These Earthly Thorns2 Corinthians 12:1-10Theme: Common Suffering.This week’s lessons teach us that God’s grace is all we need to get through life’s hardships. LessonThe subject of suffering requires a great deal of wisdom and insight. There is no easy answer for suffering in the Christian life. And above all, there are no easy answers when you are dealing with the someone else’s suffering.
The disciples thought they could give an easy answer. They argued that if people suffer it must be because of sin. Sin produces suffering. So, if they are suffering, they must have sinned. Sometimes that is the case, but not always.
Some suffering just comes from the common ailments of life. If a child falls down and scrapes his knee, it is not because he was bad necessarily, though he may have been running away from his mother when he fell down. But sin is not always the cause. That these things happen is just part of life.
Some suffering is corrective. When we are not walking with God as we should be, God brings things into our lives to draw us up short. Something happens to cause us to stop, look to God, and ask, “Am I doing the wrong thing here? Is something out of line?” God will let us know. And if there is sin in a case like that, there is opportunity for confession, and forgiveness, and cleansing.
But sin is not always the reason. Some suffering is given to develop character. If life is easy you do not develop character, just like you do not develop muscles without working out. Some suffering comes into our lives in order that we might learn to do the right thing in difficult situations and handle conflict.
Some suffering is for the glory of God, and no other reason. That was the case with the man born blind in the Gospel of John. When the disciples asked, “Rabbi, who sinned, this man or his parents, that he was born blind?” Jesus replied, “Neither this man nor his parents sinned, but this happened so that the work of God might be displayed in his life” (John 9:2-3). In other words, that man was born blind so that when Jesus came by on that particular day he might heal him and bring glory to his own name. God glorifies himself in that suffering.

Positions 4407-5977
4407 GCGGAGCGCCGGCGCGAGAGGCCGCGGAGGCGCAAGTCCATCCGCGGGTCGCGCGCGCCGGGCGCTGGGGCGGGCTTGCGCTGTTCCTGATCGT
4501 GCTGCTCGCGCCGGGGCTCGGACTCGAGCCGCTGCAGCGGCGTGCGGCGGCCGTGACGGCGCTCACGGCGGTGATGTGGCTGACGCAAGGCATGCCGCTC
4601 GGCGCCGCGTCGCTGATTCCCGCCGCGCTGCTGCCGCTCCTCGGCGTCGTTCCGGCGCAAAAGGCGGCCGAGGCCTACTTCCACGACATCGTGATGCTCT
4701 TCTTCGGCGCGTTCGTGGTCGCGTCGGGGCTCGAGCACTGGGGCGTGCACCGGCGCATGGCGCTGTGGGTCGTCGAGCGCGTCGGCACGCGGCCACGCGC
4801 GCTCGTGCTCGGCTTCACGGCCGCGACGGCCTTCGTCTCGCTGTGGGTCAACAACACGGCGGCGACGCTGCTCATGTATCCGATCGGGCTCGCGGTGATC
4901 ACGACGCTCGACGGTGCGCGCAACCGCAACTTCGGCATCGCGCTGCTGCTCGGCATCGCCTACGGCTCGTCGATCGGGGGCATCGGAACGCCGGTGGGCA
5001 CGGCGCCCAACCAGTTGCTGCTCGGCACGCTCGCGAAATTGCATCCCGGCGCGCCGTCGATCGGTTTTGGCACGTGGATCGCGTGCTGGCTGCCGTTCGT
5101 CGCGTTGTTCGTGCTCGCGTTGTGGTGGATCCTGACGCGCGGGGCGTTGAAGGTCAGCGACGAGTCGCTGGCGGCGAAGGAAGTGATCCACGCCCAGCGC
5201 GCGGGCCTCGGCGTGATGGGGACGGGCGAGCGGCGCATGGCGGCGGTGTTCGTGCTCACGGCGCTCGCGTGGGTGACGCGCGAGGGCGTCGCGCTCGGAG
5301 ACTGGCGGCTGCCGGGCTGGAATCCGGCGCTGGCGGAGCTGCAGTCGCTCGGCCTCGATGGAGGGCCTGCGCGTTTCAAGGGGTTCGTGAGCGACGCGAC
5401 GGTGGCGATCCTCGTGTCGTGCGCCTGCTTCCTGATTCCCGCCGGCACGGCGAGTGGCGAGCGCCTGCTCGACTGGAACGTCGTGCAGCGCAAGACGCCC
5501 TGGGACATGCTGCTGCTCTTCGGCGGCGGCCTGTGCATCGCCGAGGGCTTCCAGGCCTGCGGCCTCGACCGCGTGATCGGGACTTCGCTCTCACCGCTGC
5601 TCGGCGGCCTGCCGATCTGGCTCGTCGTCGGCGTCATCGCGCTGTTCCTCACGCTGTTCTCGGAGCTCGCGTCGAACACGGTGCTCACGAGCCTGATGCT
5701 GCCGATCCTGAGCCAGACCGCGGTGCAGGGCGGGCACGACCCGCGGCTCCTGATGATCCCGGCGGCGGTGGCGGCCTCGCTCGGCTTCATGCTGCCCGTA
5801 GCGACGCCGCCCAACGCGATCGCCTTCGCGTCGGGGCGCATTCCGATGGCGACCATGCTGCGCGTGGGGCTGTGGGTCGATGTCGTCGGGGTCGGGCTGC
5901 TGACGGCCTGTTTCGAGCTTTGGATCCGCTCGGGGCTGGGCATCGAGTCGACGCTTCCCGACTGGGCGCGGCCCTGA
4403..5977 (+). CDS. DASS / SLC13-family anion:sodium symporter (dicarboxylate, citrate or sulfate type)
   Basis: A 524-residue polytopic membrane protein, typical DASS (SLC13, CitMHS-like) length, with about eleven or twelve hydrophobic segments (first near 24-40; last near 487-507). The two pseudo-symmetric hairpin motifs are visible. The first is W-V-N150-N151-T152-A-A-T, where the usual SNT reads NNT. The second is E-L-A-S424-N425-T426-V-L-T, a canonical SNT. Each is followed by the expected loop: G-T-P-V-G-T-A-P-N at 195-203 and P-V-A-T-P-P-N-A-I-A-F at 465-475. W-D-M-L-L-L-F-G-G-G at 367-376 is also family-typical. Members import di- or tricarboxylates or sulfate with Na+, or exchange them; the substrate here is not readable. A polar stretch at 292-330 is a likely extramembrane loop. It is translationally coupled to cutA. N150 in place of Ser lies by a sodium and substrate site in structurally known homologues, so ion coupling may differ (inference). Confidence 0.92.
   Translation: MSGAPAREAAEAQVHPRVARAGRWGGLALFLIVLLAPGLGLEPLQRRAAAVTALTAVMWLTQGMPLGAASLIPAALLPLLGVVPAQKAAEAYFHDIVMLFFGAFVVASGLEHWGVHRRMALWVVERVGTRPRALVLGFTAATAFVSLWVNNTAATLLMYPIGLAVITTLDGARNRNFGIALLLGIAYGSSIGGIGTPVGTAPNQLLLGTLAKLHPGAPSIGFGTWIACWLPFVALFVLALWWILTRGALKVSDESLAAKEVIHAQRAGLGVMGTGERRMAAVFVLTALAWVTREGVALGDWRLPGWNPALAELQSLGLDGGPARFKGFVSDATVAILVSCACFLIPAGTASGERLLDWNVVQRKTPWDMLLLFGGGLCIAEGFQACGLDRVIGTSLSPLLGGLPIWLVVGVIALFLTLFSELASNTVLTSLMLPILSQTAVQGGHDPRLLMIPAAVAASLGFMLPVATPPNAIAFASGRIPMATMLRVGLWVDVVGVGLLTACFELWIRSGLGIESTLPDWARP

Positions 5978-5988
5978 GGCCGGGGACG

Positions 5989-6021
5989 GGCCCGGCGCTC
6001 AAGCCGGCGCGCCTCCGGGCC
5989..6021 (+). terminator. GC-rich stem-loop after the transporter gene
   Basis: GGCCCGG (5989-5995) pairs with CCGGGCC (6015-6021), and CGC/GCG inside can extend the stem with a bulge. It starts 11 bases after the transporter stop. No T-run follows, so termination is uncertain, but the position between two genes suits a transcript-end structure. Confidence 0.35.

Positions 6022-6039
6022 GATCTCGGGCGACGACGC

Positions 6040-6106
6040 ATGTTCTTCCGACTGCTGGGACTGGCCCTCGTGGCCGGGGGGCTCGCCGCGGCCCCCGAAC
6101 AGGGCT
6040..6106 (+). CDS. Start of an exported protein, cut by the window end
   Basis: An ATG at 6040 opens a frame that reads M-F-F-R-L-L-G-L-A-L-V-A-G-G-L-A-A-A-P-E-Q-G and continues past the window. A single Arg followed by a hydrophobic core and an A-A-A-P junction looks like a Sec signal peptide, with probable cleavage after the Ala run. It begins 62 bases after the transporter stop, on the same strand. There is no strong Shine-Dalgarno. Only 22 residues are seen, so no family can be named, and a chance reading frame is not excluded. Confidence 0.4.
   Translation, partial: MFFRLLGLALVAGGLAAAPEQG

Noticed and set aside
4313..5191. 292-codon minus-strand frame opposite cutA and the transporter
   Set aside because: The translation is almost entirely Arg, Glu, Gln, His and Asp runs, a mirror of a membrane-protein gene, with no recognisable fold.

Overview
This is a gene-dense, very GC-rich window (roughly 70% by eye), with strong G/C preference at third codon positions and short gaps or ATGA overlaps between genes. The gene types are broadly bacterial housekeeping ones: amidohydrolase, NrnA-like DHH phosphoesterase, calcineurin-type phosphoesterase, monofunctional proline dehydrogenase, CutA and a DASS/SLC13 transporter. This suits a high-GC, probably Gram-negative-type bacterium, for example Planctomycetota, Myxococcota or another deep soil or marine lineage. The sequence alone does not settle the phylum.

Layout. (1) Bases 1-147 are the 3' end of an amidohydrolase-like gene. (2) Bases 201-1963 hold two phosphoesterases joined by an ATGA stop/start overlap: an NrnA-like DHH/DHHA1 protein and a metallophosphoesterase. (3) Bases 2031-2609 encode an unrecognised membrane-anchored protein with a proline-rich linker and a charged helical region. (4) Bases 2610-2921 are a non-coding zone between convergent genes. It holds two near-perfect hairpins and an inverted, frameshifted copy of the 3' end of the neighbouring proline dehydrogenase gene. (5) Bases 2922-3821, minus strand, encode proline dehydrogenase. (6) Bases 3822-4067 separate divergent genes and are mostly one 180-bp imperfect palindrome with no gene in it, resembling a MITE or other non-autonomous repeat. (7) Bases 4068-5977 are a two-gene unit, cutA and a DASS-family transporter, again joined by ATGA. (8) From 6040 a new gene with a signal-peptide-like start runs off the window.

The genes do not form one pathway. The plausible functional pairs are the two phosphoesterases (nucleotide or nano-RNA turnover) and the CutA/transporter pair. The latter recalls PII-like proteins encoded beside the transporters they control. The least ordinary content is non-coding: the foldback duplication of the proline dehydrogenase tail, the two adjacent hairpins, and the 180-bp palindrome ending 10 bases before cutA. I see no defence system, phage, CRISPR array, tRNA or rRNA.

There is yet another explanation for why we suffer. When Paul talks about his thorn in the flesh, he explained that this difficult, embarrassing, debilitating thing had been given to him lest he be carried away with the surpassing excellence of the visions that were given to him as an apostle of Jesus Christ. Paul, the great apostle, was acknowledging that apart from the thorn in the flesh, he would have become conceited. Though he was a great apostle, and though he endured far greater things for the cause of Christ than any of us are ever going to endure, he was nevertheless a man. He was human as we are. He would suffer the same frailties. Just as we are, Paul was capable of pride, of being carried away with the sense of his own importance. So he acknowledges that God brought the thorn into his life to humble him.
The conclusion of this section is in verse 9. Paul asked God to take the thorn away, but Jesus said, “My grace is sufficient for you, for my power is made perfect in weakness.” That is also true of us, whether we recognize it or not. We often say that we are glad to have the grace of God. But we want relief, too. We think relief is something we have to have, and that if we do not get it, we cannot manage. We believe we have to be free of the sickness, we have to achieve in this work, we have to get married, or whatever it may be.
What you need to learn is that it is not true. We do not have to do anything. The grace of God is sufficient for us even if we live all of our lives single and lonely. Even if you fail, Christ is saying that his grace is sufficient for you and his power is with you. His power is made perfect in your weakness.
Do you want to be strong? Let us be strong if we can–in the right sense. But if God makes us weak – and we are all very weak–let us accept it in order that in our weakness, his power might be seen, and glory might be given to him for Christ’s sake.
Study Questions

What are some of the reasons God allows suffering?
What is the truth about many of the things we think we need?

Scripture MemoryMemorize 2 Corinthians 12:9.

Study Questions
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